Is Uganda’s private sector ready to plant the mustard seed?
By Babirye Milly Babalanda
It’s said that the most powerful country in the world, USA, was built by a handful of people-JP Morgan, Andrew Carnegie, John Rockefeller, Rothschild and Henry Ford. These trailblazers set America on its path to greatness by “sowing the mustard seed” in emerging sectors which they developed to power an economic boom that cemented USA’s position as a global power, overtaking Europe where its founders came from. These initiatives took place in the previous centuries. Just five people built the foundations of the modern US economic system. Who will build Uganda’s?
That question was on my mind early this month as various Chief Executive Officers (C.E.Os) of various business interests attended a 3-day retreat hosted by the Presidential CEO Forum (PCF) at the National Leadership Institute in Kyankwanzi. The Presidential CEO Forum deals with private sector issues and represents the Private Sector, Manufacturers and Industrialists working closely with government to reinforce private sector inclusion in developmental matters.
In a number of his speeches, President Yoweri Museveni has emphasised the role of the private sector in spurring national economic development. He has always noted that Government’s role is to provide a conducive environment and establish the necessary social overheads for the private sector to perform and flourish. With Uganda’s fully liberalised economic system and the increasing ease of doing business in place, CEOs and investors (local and foreign) can only lead by example.
At Kyankwanzi, the President highlighted the importance of markets and NRM’s struggle for unification of (economic) blocs such East Africa Community, COMESA, ACFTA and others like AGOA for the US market through AGOA, EU through MBA. When these markets are secured, what do we have to offer? That’s what the retreat was all about and our CEOs are all the wiser for it. The CEOs in attendance were a select few; looking at the economic potential around us, we all need to think as CEOs and rise to the occasion.
Thanks to President Museveni’s foresight and broad business mind, Government has prioritised infrastructure development, power, education, health, security as found, enablers for the business community to operate and satisfy the market-both local and foreign. The Buy Uganda Build Uganda (BUBU) policy will only work if there are sufficient quantities of consumer goods for Ugandans to substitute with imported goods, goods which must be very competitive, of high quality and priced favourably so that Ugandans can appreciate them as the first line consumers before serving other markets.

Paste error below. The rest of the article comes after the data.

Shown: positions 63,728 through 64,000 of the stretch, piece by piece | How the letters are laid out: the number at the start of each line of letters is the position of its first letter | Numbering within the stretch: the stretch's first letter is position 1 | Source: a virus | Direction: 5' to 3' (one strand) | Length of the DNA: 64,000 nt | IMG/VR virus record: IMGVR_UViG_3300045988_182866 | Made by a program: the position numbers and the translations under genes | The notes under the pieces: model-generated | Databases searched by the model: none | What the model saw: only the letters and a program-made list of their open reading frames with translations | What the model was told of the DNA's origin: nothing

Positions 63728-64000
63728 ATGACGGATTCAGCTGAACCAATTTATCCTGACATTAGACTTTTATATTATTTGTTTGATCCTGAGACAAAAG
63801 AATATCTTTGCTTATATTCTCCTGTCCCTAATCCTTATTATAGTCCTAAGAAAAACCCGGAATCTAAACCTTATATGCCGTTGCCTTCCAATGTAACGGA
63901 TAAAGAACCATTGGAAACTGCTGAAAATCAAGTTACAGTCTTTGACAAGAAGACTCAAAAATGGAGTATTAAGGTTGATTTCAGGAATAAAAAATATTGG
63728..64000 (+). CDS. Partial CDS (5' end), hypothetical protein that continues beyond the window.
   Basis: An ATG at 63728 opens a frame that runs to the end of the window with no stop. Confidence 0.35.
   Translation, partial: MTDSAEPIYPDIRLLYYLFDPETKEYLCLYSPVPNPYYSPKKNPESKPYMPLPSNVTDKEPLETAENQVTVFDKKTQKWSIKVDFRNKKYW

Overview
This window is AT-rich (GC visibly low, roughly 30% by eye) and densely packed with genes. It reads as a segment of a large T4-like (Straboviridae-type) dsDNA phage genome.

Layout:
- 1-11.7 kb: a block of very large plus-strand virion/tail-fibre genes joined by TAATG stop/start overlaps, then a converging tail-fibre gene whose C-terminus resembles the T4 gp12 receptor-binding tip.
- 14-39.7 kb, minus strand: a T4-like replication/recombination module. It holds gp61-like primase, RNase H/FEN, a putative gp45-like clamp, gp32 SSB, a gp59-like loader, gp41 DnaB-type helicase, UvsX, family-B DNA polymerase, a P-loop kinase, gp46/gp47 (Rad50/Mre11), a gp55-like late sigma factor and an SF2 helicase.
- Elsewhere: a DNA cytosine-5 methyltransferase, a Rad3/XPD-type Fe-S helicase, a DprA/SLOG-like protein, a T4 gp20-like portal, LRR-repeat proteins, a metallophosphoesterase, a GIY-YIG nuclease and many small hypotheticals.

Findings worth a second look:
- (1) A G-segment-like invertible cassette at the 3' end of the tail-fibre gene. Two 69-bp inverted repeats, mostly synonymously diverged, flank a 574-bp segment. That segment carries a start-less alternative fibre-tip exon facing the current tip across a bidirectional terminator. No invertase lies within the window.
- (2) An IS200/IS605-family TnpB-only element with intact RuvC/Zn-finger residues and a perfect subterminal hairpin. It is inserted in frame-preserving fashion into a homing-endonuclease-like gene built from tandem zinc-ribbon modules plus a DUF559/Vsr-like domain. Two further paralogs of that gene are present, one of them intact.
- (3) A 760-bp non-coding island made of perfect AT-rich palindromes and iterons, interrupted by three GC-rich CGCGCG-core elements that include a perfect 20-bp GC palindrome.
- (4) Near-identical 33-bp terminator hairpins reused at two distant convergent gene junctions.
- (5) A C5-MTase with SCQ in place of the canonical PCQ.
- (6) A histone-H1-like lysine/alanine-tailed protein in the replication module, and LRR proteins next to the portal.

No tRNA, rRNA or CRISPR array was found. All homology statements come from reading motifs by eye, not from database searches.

Quality is paramount while identifying and tying down market. In the case of agricultural produce, Uganda’s comparative advantage is affected by poor quality issues arising from poor farming methods, harvesting, storage and transportation processes. Quality control can make or break market share. Farmers must adopt best practices along the production chain and CEOs should help follow up on assurance to meet requisite standards demanded by consumers.
In industry, as a budding industrial nation, our bargaining chip will hinge a lot on the class of goods we manufacture and how they are served out to the market. Ugandan producers are consistently being encouraged to engage in processing in order to add value to their produce which comes with additional benefits such as creation of jobs and prolongation of the shelf life of the goods. Let us minimise losses and rejection on the market so as not to disappoint the campaign for broader markets.
The traditional mindset that goods produced abroad are better than those produced locally needs to be cured proactively and appropriate branding. The days of exclusive reliance on imported goods are to blame for such (unpatriotic) thinking but that must change now. There is virtually nothing that cannot be produced here if the demand is there; most of the natural resources needed to manufacture anything are available here.
Who said Uganda cannot be used as a springboard for business to the continent? Are our CEOs unable to wake up to the opportunities around us? With closer Government-Private sector interaction, it will be possible to create a powerful lobby that can mobilise a big and sustainable market for local products in the region and drive social-economic transformation that can give our a region a chance to catch up with compete and even overtake the pioneer industrial nations.
Can the existing structure of the Ugandan system support rapid development of the people economically? This is no longer a question of “if” but “when” and the “when” is now. Every Ugandan can find his or her place in the economic equation. Everyone is called to be a producer of something; work, innovate, save, invest, sell! Uganda is a very affordable place to live and prosper. All one has to do is look around them and spot what the people near need to live better and find a way of answering to their needs. That’s how the seed of enterprise is sowed at the very basic level. With a natural environment that makes things sprout almost anywhere, it only takes a will to be rich to become just that. Aside from opportunities abounding in the “backbone” sector of agricultural, Uganda is a participant in the modern sectors of ICT, hospitality, tourism and general service sector. Every Ugandan can become a CEO!
The author is the Minister for the Presidency